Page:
A legacy of humanism

Selected by his peers – in honor of a fellow surgical resident who was adored by all – Darrell L. Hunt, M.D., Ph.D., is the first recipient of the Hugh A. Walters, M.D., Humanitarian Award.

The award was created to honor the memory of Walters, a surgical resident who died unexpectedly in 2008. Presented on June 10 at the conclusion of a special grand rounds lecture on humanism, guest lecturer Dr. Robert T. Watson, executive associate dean for administrative affairs at Florida State University, who knew Walters throughout his medical training, said, “Hugh had wisdom, justice, courage and moderation. He lived the values that reflect true humanism. He is the role model for all of us.”

George A. Sarosi, M.D., associate director of UF’s general surgery residency program, announced Hunt as the winner, saying the award is for excellence and dedication to patient care and teamwork, and for humility, and that he could not think of anyone else who deserved it more. Hunt is a third-year surgical resident who recently received his Ph.D and plans to pursue a career in surgical oncology.

Serving as the first Hugh A. Walters, M.D., Distinguished Speaker, Watson discussed professionalism versus humanism, noting that he worries because many people believe they are the same.

“I think they are different, although intertwined,” said Watson, who said he thinks humanism is about making a better life for everyone, and leaving the world a better place. Iin medicine, it means compassionately caring for patients, families and health care staff.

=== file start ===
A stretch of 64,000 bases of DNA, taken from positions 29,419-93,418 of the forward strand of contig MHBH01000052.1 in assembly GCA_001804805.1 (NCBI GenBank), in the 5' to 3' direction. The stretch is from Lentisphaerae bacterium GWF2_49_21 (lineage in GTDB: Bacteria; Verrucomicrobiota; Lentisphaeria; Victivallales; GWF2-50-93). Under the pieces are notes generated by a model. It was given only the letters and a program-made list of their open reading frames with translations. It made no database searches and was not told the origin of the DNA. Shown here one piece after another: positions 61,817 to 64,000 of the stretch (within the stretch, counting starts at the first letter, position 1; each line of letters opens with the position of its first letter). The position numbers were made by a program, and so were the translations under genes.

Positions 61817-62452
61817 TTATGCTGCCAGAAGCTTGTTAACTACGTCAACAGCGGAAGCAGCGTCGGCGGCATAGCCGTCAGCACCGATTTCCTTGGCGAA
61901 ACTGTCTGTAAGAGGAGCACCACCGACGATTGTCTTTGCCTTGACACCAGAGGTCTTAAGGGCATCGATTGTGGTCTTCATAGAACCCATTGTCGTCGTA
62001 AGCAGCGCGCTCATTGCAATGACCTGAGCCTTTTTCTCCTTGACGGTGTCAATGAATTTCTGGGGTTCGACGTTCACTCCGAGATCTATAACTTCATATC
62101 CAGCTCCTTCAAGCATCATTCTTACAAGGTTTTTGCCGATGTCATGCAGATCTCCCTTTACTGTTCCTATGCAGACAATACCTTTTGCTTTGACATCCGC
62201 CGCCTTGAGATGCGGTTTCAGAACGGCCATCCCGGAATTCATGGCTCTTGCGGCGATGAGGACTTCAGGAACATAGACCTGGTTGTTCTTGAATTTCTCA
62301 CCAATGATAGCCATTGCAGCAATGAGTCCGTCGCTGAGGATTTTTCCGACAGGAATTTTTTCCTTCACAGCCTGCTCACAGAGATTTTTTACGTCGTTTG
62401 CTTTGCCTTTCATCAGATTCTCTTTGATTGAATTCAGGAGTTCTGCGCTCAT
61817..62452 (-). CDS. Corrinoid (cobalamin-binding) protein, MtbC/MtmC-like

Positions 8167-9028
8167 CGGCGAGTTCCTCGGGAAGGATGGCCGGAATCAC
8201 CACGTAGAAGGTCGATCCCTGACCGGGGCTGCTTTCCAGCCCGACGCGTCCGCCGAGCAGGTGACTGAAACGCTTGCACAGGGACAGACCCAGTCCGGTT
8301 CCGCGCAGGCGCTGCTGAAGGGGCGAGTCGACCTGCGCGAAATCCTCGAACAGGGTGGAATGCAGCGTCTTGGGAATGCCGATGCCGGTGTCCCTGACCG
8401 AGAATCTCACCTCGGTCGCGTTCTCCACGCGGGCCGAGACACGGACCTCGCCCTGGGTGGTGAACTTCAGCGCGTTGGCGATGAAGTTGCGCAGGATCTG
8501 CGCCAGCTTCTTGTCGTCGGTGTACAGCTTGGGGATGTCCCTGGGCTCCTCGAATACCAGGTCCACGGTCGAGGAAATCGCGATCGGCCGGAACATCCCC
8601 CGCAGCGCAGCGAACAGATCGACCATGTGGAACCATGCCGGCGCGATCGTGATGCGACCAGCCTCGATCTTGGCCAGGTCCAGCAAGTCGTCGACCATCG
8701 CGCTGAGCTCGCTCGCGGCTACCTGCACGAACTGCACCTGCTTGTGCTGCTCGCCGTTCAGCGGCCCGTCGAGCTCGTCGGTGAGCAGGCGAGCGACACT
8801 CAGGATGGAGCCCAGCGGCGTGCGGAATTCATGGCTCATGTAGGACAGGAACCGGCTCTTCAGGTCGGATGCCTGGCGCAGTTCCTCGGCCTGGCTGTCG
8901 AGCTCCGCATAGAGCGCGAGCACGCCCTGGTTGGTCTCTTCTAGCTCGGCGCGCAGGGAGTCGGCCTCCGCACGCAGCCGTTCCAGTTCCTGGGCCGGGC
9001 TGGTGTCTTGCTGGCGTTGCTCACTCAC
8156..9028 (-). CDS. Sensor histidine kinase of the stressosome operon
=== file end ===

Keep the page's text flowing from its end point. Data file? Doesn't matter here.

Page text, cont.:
Dr. Darrell Hunt with the parents of the late Dr. Hugh Walters, Curtis and Margaretta. Photo by Sarah Kiewel

Dr. Darrell Hunt with the parents of the late Dr. Hugh Walters, Curtis and Margaretta. Photo by Sarah Kiewel

Last summer, when Hunt was interviewed for a Florida Physician article about him earning his Ph.D. during his surgical residency training program, he reflected on why he chose medicine as a career and its role in helping humanity.

Hunt said he feels his purpose is to help people to maximize their potential and that this cannot be done in the setting of disease.

“If you know you have cancer, it’s going to interfere with what you are able to do,” he said. “So for me, fighting against disease is my way of helping others maximize their human potential.”

Upon accepting the award, Hunt said, “This is a tremendous honor named after an extraordinary man – I hope my actions and work will live up to this honor.”

Each year forward, through the Hugh A. Walters, M.D., Humanitarian Fund, the UF department of surgery will host a lecture and honor a current surgical resident with the humanitarian award. The fund supports humanitarian efforts and awareness in surgical education. If you are interested in supporting the Hugh A. Walters, M.D. Humanitarian Fund, call 265-0646 or click here.